Now : Time

The following is a post from September 2009, slightly edited:

Time has changed, or should I say our perception of time and especially our use of time has evolved. A long time ago we used to say “I’ll see you in Spring,” then we might have said “I’ll see you at the beginning of the third moon,” which became “I’ll wait for you during the second week of the seventh month,” until we arrived here: “I’ll meet you at 6:15, and don’t be late – I’ll only wait 10 minutes.”

The grid has narrowed, from a year to a nanosecond, and the hatch-marks are so close now that we can barely distinguish them. if your watch slows just a little bit you miss your appointment – unless you are a doctor: they are ALWAYS late for your appointment.

Is time an eternal and infinite and mysterious NOW or is it this finely hatched grid we have superimposed?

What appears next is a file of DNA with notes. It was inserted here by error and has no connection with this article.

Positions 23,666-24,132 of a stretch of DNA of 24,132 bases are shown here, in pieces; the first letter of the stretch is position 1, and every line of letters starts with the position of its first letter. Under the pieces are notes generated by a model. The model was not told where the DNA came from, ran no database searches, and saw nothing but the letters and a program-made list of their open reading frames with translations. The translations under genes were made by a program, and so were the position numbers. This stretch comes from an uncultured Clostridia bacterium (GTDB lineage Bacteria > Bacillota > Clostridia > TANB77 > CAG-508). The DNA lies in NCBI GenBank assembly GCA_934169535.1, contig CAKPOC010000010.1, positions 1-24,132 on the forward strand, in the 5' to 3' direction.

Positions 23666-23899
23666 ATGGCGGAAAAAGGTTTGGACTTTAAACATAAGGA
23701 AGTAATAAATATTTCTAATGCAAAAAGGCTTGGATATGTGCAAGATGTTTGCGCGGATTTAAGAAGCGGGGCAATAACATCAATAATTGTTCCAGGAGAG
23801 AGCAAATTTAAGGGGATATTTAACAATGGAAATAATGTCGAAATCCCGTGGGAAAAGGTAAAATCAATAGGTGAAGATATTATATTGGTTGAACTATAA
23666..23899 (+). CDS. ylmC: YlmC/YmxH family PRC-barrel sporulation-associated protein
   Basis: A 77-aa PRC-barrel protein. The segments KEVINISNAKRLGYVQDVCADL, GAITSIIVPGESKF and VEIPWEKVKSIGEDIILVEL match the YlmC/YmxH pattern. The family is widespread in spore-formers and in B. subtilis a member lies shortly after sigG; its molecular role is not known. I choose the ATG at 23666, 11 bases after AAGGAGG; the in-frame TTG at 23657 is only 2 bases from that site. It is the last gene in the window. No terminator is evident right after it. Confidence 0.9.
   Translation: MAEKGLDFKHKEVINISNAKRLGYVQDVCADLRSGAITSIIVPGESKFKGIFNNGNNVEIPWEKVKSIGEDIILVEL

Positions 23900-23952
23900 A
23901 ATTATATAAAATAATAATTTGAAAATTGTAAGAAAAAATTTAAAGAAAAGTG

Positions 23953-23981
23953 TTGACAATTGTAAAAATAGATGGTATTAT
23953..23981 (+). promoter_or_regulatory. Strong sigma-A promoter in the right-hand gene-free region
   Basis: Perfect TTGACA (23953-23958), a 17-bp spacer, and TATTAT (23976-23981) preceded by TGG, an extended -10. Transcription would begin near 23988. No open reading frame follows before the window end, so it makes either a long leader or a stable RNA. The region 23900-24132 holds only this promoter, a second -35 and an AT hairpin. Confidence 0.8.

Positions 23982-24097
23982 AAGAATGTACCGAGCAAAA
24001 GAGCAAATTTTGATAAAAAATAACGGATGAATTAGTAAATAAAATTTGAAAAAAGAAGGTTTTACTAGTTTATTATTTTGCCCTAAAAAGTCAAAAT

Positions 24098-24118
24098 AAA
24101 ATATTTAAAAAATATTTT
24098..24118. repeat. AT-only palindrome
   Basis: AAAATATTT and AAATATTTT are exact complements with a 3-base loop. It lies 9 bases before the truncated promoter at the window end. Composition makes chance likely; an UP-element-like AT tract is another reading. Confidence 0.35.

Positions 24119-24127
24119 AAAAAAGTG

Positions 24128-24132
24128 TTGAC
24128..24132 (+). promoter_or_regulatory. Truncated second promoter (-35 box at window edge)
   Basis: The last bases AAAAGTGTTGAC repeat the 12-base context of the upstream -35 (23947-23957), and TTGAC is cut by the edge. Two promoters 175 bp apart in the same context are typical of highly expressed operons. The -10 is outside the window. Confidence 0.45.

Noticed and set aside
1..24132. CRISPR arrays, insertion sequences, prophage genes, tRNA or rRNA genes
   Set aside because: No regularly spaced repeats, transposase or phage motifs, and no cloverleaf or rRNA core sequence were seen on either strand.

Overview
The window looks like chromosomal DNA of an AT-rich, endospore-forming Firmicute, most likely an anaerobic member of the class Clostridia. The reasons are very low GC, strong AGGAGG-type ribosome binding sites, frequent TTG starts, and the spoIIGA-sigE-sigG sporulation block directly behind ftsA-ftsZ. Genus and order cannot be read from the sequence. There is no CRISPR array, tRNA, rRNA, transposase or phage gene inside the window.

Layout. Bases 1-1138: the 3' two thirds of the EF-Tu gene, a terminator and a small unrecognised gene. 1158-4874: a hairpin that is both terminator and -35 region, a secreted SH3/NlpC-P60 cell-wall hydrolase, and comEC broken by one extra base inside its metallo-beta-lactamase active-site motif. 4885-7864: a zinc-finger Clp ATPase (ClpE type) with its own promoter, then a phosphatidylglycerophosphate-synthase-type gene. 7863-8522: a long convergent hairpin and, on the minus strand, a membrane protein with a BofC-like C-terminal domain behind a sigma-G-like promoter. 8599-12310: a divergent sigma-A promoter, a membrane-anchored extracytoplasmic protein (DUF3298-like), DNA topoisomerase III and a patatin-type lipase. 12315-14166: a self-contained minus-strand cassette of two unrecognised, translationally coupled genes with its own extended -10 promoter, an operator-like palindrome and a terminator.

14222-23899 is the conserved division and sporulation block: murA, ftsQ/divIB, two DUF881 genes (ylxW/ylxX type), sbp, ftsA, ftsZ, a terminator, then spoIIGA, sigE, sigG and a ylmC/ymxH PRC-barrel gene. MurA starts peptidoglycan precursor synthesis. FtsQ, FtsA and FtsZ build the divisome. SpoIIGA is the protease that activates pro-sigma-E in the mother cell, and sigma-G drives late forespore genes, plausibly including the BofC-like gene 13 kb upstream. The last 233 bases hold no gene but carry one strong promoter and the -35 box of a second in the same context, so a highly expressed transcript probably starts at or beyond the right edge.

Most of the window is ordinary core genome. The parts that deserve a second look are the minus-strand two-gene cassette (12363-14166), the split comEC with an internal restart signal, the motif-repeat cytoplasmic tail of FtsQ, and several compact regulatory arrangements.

Of course it is both. The present moment versus measured time is also poetry versus data, which is also beauty versus information, or being versus having…

The moment, that now is poetry. The grid we superimpose is data. And isn’t that we seem to do to everything? Aren’t we choking all beauty with our grids, our data? Music and books have lost their magical beauty and have been reduced to data files and streams. Is it a teeter-totter that swings back and forth? Now towards poetry, now towards data? After these decades of reduction, will decades of expansion follow?

And that thought brings me to this: what do we need to change, what can we change?